VISION & VALUES: Threatening History

EDITOR’S NOTE: On Sept. 27, 2005, Dr. Richard Pipes, the acclaimed Russian historian and Harvard professor of Sovietology, visited Grove City College  at the invitation of The Center for Vision & Values to deliver the annual J. Howard Pew Lecture. Pipes sat for an interview with Dr. Paul Kengor, executive director of The Center for Vision & Values and associate professor of political science at Grove City College.

Interview

Kengor: Dr. Pipes, you were born in Poland on July 11, 1923. As a 16-year-old Jew at the time of Hitler’s invasion, you escaped the country, thanks to a very clever and wise father. You credit not only your father for your survival but also Providential intervention. In your recently published memoirs, Vixi: Memoirs of a Non-Belonger, you wrote: “The main effect of the Holocaust on my psyche was to make me delight in every day of life that has been granted to me, for I was saved from certain death. I felt and feel to this day that I have been spared not to waste my life on self-indulgence or self-aggrandizement but to spread a moral message by showing, using examples from history, how evil ideas lead to evil consequences. Since scholars have written enough on the Holocaust, I thought it my mission to demonstrate this truth using the example of communism.”  In your memoirs, you say that rather than causing you to lose your faith, as you note that it did for many Jews, the horror of the Holocaust actually served to reinforce your faith. Explain that.

Pipes: What the Holocaust taught me – as did communism – is that the denial of God can lead to genocide. There is a German scholar who wrote that one of the main reasons for Hitler’s ravenous anti-Semitism was that Judaism was the first religion to believe in the sanctity of human life. Judaism says that human beings are made in the image of God. That stood in the way of Hitler’s hatred and desire to kill people. As Stalin is reported to have once said, “No people, no problem.”

Kengor: Quite the contrary, you said that your father lost his faith because of the Holocaust?

Pipes: I’m afraid so. He was a very brave, shrewd man. But the Holocaust had the opposite effect on him. [He asked:] “How could God allow this to happen?”

Kengor: Switching from Nazi crimes to Soviet crimes, one of the most appalling things done by the Bolsheviks and communists generally was their brutal persecution of religious believers. If you ask any survivor of the Soviet period about this persecution, they will talk at length, sharing horrendous stories. And they seem bitter that very little information on this persecution has made its way into historical accounts of the era. Have historians generally ignored this?

Pipes: Yes. In fact, in Russia Under the Bolshevik Regime, I devoted a full chapter to the persecution of the Church. To my knowledge, this was the only history of the Russian revolution to include that focus. In [Edward H.] Carr’s history and others, there’s virtually nothing on the subject. … Russia was a very religious country. It’s quite true that the subject has received little to virtually no attention from scholars.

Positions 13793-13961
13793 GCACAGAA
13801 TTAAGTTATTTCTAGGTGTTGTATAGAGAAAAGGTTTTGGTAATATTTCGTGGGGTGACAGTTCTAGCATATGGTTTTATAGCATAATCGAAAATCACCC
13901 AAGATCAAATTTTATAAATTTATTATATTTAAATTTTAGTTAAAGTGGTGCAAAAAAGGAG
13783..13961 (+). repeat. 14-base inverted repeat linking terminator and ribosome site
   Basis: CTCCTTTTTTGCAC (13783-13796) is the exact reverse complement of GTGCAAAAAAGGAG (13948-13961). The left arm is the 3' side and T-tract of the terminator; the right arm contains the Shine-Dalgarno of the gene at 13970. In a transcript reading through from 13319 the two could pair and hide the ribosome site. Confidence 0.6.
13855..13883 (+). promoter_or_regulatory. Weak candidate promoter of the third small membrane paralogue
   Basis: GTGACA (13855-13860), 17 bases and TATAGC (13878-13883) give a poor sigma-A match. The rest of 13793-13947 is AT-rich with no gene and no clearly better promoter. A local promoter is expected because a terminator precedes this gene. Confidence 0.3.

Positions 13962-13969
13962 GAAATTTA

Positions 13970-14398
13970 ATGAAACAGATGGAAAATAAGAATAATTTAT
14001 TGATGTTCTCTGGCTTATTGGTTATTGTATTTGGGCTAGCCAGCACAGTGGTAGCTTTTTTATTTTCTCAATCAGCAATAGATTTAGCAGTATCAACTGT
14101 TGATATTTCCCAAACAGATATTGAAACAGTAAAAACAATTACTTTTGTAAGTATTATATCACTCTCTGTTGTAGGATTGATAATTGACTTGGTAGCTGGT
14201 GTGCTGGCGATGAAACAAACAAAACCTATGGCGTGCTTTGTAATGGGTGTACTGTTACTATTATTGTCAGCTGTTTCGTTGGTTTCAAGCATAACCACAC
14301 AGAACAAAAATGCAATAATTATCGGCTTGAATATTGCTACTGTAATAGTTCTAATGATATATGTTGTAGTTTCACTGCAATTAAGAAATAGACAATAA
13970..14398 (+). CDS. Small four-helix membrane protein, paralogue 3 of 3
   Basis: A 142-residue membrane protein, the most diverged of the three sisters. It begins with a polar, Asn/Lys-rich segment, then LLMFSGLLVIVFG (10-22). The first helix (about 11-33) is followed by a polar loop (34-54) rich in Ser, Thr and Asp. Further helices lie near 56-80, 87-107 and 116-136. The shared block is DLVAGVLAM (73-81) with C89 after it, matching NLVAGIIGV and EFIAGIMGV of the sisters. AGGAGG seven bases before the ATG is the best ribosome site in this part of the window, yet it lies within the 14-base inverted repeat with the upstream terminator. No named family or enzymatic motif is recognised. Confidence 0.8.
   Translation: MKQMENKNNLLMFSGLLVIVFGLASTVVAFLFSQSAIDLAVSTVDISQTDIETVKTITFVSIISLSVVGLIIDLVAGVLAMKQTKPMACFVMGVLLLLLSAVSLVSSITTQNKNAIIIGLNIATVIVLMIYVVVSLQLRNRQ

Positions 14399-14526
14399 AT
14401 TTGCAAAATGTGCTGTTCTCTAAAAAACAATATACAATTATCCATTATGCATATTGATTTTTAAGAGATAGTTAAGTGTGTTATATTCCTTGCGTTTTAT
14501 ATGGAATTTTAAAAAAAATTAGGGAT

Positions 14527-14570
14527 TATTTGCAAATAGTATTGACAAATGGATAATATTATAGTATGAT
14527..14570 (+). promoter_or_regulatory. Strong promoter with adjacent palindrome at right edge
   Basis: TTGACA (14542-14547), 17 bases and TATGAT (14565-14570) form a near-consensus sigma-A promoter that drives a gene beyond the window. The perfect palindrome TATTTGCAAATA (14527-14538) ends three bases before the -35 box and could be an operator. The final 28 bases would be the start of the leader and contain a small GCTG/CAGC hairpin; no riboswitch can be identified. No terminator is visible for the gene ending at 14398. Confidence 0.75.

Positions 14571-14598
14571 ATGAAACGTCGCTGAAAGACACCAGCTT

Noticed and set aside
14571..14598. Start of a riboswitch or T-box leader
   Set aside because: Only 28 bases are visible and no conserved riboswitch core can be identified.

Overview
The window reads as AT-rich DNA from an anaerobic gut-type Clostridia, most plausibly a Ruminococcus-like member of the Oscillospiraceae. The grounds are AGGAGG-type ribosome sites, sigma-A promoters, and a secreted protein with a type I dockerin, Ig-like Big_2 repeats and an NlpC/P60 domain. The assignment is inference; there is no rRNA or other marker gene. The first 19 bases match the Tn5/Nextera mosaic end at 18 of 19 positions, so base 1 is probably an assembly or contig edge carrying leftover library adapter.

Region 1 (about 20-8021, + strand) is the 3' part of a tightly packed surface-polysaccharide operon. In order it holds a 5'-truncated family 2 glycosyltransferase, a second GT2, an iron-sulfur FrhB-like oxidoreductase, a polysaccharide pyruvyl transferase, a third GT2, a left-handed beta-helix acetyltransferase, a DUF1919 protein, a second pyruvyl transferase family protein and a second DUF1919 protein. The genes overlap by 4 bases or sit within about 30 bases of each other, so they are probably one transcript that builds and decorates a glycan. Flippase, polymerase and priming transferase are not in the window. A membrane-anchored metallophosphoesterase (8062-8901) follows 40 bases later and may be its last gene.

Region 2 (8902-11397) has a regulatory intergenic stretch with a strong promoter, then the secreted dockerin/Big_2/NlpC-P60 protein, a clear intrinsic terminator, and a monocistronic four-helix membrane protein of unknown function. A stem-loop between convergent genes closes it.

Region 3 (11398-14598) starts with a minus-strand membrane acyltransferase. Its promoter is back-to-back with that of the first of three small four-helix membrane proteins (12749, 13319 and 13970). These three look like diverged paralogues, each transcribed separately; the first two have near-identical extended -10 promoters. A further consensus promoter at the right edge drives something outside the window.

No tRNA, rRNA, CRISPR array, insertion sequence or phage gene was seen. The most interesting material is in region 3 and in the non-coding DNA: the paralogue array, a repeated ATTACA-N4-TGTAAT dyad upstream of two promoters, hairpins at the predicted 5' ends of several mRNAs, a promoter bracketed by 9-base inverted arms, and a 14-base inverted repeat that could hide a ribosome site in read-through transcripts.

Kengor: Why did the Bolsheviks attack religion and the Church?

Pipes: They persecuted the Church because they believed it was pro-monarchist and because they believed it was spreading superstition [i.e., belief in God] rather than scientific knowledge. … They wanted to try to remove religion altogether, and for many reasons. Among them, of course, ideologically they saw religion as a competitor. Also, religion teaches us to love our fellow human beings. To the contrary, the driving emotional force in communism was hatred, not love. Hatred of certain classes in particular. They preached hatred.

Kengor: Academic historians have done an extremely thorough, commendable job documenting the horrors and crimes of the fascist Nazis but not the communist Bolsheviks. Why is that?

Pipes: This is quite true. And the answer is difficult. One reason is that many of them [academic historians] politically agree, at least in theory, with many of the goals of the communists: equal distribution of wealth and income equality, for example. Certainly this is one reason. In practice, though, they [communist regimes] achieved none of this. In practice, communism was sheer barbarism. Intellectuals love ideas, and they loved many of these ideas. So they tolerated even many of the negatives of communism. When I pointed out many of these negatives in The Russian Revolution, I was accused of being bitter and unduly harsh.

Kengor: That’s an accusation that historians of the Nazis were never charged with.

Pipes: Yes, that’s right.

Kengor: What explains this double standard? This bias within academia? This unwillingness to dwell on the evils of Bolshevism and communism generally? I heard an interview with Robert Conquest, who said that while the reason is rooted in the leftist bias of academics, it is not the result of pro-communism by these academics but, rather, the result of “anti-anti-communism.” In other words, said Conquest, they dislike the anti-communists. In fact, it seems they detest the anti-communists and view them in much lower repute than even the communists. Does anti-anti-communism explain this?

Pipes: Yes, that’s quite right. They consider anti-communism and anti-communists to be vulgar and simple-minded. There are very few communists [among these academics], but many, many anti-anti-communists. Plus, they say they need to be impartial in dealing with the Bolsheviks, for example, rather than condemning them in their scholarship – which, in actual effect, in practice, can mean being supportive. … They were rightly partial in dealing with Auschwitz, while, in many cases, ignoring the gulag.

Kengor:
When I speak at universities on the subject of Bolshevik crimes and the Soviet war on religion, and I list death tallies and share horrific quotes from Lenin and Stalin, most of the audience is riveted, as if I’m providing completely new information (which I am), whereas professors in the crowd sometimes glare at me with contemptuous looks, as if the ghost of the late Joe McCarthy has flown into the room and leapt inside my body.